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Trust: Real Estate’s New Currency – Part 2

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By Gee Dunsten

As I mentioned in last month’s column, restoring our credibility with today’s wary consumers requires building a relationship based on unshakeable trust. Trust has become our most significant form of currency in the new normal of today’s real estate market.

While we strive for perfection in our role as a real estate professional, keep in mind what author and speaker Todd Duncan says: “Trust in its most primitive form is based on authenticity, not flawlessness.” Transparency is the name of the game when it comes to building a successful, long-lasting, trust-based relationship with your clients and prospects.

In my experience, successful salespeople today do a better job of “dating” their prospects before saying “I do” to a sales-based relationship. To create a loyal, lasting relationship, we must take the time to really know our clients, not just know about them. The more you know your prospect—what’s important to them and what they place a value on—the more competent and confident both you and your prospect will be about pursuing a more meaningful relationship.

Just like dating, every new sales relationship will either have an essence match or it won’t. Confidence in the future success of a relationship comes when a shared essence—compatibility, shared realistic goals, expectations, communication, etc.—has been established.

The most important skill in high-trust selling is the ability to pose meaningful questions and be an active listener to those with whom you are considering a business relationship. Active listening helps you understand the prospect’s core values and most pressing needs.

Following are my suggested steps for a “high-trust” interview:

• Begin with a high-impact opening. The first impression is always a lasting impression. And remember…it’s not about you—it’s about them. Rehearse for the opening and make sure your words and questions are carefully thought out. Be sure to demonstrate an appreciation for the prospect’s time and move right into a statement of impact that focuses on the benefits to them. Then quickly transition into interview questions.

• Value discovery questions. The questions you ask should allow you to conduct a high-value need assessment so that you can uncover the prospect’s core values. This helps create interest and begins to create high trust. Remember, people ultimately “buy” based on how they feel.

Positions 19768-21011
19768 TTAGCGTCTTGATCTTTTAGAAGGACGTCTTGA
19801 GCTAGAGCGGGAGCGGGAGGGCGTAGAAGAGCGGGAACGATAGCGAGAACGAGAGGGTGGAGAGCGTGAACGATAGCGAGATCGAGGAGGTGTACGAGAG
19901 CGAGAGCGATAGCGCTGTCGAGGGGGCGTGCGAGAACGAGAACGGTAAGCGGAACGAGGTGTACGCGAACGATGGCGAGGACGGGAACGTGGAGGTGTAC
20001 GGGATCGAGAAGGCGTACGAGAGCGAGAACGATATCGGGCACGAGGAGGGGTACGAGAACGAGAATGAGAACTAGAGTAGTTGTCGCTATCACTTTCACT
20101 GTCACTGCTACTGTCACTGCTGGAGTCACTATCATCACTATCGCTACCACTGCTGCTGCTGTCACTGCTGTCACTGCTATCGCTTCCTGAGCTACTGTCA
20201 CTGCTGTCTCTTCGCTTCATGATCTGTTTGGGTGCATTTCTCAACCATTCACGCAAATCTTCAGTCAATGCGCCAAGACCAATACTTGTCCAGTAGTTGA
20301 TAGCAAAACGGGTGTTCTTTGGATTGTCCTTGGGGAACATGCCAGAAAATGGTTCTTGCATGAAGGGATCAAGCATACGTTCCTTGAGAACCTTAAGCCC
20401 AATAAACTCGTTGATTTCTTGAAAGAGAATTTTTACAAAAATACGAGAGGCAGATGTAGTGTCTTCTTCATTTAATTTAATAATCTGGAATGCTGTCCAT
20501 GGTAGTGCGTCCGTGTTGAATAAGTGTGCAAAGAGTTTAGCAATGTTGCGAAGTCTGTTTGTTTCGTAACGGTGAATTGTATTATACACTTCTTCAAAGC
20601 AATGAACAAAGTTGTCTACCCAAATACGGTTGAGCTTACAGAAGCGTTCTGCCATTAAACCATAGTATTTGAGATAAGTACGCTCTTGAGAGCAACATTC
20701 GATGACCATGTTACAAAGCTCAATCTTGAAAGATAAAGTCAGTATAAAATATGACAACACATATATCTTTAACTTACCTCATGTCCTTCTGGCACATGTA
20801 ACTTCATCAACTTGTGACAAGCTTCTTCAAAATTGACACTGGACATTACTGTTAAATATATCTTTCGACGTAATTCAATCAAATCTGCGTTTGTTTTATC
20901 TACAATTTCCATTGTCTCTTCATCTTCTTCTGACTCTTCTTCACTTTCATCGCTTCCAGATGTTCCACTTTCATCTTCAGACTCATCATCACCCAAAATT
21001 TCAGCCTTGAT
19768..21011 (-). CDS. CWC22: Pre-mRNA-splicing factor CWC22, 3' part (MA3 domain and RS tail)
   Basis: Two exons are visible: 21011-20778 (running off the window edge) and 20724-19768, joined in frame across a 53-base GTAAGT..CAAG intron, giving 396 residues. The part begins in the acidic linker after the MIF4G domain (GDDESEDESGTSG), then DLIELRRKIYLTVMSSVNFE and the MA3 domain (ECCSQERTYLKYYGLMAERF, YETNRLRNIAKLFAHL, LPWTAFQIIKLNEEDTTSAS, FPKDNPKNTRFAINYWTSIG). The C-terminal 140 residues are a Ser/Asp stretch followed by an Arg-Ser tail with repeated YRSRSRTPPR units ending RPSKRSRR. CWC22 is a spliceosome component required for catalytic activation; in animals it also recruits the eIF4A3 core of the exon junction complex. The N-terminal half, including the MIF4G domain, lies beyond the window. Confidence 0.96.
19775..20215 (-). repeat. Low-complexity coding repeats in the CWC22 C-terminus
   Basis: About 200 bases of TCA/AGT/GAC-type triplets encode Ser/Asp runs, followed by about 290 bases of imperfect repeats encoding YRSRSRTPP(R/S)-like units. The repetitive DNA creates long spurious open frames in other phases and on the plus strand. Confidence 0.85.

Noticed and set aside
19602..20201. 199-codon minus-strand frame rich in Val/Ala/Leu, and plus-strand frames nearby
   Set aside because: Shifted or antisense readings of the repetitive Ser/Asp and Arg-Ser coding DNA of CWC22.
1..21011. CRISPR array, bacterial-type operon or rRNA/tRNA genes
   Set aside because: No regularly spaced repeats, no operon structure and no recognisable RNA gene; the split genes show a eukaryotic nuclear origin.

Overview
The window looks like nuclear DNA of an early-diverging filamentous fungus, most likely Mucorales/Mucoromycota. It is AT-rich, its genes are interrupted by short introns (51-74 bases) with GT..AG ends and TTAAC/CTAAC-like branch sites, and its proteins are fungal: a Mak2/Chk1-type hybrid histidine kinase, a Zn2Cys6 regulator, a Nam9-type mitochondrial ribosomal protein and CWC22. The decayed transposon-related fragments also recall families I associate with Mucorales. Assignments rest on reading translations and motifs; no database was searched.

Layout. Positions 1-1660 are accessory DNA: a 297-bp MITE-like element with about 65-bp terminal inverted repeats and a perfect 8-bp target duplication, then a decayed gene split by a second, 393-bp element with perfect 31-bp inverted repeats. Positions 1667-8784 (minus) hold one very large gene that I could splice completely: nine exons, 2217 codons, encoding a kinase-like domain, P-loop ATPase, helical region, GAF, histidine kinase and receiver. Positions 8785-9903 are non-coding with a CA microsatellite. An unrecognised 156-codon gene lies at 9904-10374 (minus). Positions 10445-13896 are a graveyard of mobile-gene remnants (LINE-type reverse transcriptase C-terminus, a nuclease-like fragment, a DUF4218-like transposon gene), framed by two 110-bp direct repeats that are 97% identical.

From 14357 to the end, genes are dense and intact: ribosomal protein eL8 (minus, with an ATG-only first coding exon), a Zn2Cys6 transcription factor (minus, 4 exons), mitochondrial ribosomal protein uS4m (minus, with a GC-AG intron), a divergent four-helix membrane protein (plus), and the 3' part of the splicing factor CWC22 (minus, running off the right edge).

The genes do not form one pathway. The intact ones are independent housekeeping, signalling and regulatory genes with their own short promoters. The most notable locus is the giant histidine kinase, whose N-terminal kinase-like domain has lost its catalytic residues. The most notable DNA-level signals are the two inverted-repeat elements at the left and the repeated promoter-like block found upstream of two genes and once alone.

• Determine needs and expectations. It is then critical to determine needs and expectations regarding how your relationship will proceed. Some of the areas you want to discuss here are: quality; speed; professionalism; knowledge; and accessibility. Discuss these factors up front and then deliver accordingly. Nothing goes further in terms of building trust.

• Discuss the solution. Ultimately, solving the prospect’s need is the end goal for both of you. Let them know the options and alternatives available to them, and back this up with solid information, including graphs, statistics, reports, etc. Without credible, relevant information in your arsenal, it will be impossible to build lasting trust.

The idea here is to make a major “impact.” Let the following be your guide to doing so:

I –Inspirational: Only sell what you are inspired to sell.

M –Motivational: Where the prospect can experience value and gratification.

P – Professional: They deserve the best.

A – Applicable: Make sure it’s worth your time and the prospect’s time to move forward.

C – Considerate: Be willing to listen to what your prospect has to say.

T – Trustworthy: Be sincere and make sure that you and what you sell are above reproach.

George “Gee” Dunsten, president of Gee Dunsten Seminars, Inc., has been a real estate agent and broker/owner for almost 40 years. Dunsten has been a senior instructor with the Council of Residential Specialists for more than 20 years. To reach Gee, please email gee@gee-dunsten.com.

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